When Should Psychiatrists Retire?

Dinah Miller, MD


November 17, 2021

I remember a conversation I had at the end of my training with an older psychiatrist who was closing his practice. I was very excited to finally be a psychiatrist, and therefore a bit shocked that someone would voluntarily end a career I was just beginning. After all, psychiatry is a field where people can practice with flexibility, and a private practice is not an all-or-none endeavor.

"Dinah," this gentleman said to me, sensing my dismay, "I'm 74. I'm allowed to retire."

Like many retired psychiatrists, this one continued to come to grand rounds every Monday, dressed in a suit, which was followed by lunch with friends in the dining room. He continued to be involved in professional activities and lived to be 96.

Another dear friend practiced psychiatry until she entered hospice after a 2-year battle with cancer. Others have whittled down their practices, hanging on to a few hours of patient care along with supervision, teaching, and involvement with professional organizations.

In discussing retirement with some of my peers, it's become immediately clear that each psychiatrist approaches this decision — and how they choose to live after it's made — with a unique set of concerns and goals.

Fatigued by Bureaucracy

Dr Robin Weiss is in the process of "shrinking" her private practice. She is quick to say she is not retiring, but planning to scale back to 1 day a week starting next summer.

"I want to work less so I have more time for my grandchildren, friends, and travel, and to finally write more." She also hopes to improve her Ping-Pong game and exercise habits.

"I'm so tired of prior authorizations, and the one day a week of patients I've been committed to feels just about right."

During the pandemic, Weiss relinquished her office and she plans to continue with a virtual practice, which allows her more flexibility in terms of where she is physically located.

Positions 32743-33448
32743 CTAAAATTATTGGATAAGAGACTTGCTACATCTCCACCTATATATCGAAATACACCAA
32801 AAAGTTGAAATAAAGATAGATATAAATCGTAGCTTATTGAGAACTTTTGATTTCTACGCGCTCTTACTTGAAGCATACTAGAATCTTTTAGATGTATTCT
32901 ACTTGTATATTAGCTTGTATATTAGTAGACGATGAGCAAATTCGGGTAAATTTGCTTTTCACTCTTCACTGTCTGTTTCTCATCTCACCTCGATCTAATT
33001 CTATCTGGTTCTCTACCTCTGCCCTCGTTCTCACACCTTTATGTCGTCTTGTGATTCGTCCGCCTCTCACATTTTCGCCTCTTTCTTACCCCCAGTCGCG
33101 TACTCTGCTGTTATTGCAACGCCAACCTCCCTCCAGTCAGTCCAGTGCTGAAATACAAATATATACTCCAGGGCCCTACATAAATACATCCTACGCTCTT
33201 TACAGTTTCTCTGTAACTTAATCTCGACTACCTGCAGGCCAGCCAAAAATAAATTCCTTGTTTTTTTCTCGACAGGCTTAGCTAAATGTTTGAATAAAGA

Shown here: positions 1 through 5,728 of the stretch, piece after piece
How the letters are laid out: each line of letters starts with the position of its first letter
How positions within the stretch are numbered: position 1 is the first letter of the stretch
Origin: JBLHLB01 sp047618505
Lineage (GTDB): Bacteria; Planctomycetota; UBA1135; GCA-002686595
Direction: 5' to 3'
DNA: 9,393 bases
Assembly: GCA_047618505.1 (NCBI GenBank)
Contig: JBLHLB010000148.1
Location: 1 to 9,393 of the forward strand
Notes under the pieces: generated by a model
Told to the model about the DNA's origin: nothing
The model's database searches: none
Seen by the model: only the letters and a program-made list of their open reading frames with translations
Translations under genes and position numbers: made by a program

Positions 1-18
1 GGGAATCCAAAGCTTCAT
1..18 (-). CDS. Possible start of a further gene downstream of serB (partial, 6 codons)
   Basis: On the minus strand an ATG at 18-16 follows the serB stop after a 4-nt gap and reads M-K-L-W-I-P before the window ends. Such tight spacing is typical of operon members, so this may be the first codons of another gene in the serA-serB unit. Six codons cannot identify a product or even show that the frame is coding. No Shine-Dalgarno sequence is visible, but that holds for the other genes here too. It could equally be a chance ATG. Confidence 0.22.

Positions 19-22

"The pandemic didn't influence my decision to scale back, but it did play a role in deciding to give up my office," she said.

A Decision Precipitated by Medical Reasons

Dr Stephen Warres is a child and adolescent psychiatrist in Maryland who fully retired from practice in June 2021. He started scaling back a few years ago, when he had to give up his office because the building was undergoing renovations.

"I was seeing some patients from my home, but for 2 years I had been working one or two weekends a month at the Baltimore city jail, and I thought of that as my final act. It was a setting I had never worked in, and I left there 4 months before the pandemic started."

Dr Warres notes that his decision to retire was propelled by his diagnosis of Parkinson's disease at the end of 2019.

"So far I only have a resting tremor, but this is an illness in which cognitive decline is a possibility."

The Emotional Rollercoaster That Can Await

Dr Warres said a myriad of emotions come with retirement, beginning with a sense of guilt.

"Why am I leaving when others practice longer? I read about a psychiatrist in California who was still practicing when he died at 102. And the last patient whom I saw when I left practice was a man I started treating just 2 days after I started residency in 1976! When I told him I would be retiring, he found a new psychiatrist who is 82 years old."

This was followed, he said, by a sense of shame.

"My father was a radiologist and he retired at 76, the same age that I am now, but he volunteered 2 days a week for the state attorney's office until he was 92, and I'm not doing that."

What Dr Warres is choosing to do instead is indulge his many interests, including reading; writing; and practicing on the instrument he's recently taken up, the harmonium.

This cascade of emotions led to one that was arguably more pleasurable: a sense of immense relief.

"When I got my first request after retirement for a prior authorization, I felt jubilant, like I wanted to throw a party! I felt like I had been walking with a backpack full of weights, and only after the weights were removed did I realize how much lighter it was."

"I loved doing psychotherapy, but more and more psychiatry was not what I had signed up for. I'm relieved that I no longer have to keep up with psychopharmacology. In a way, the Parkinson's diagnosis sealed the deal. I felt that it gave me license, like a get out of jail card, to retire."

But even this sense of palpable relief hasn't closed the cycle of emotions Dr Warres is experiencing over his retirement.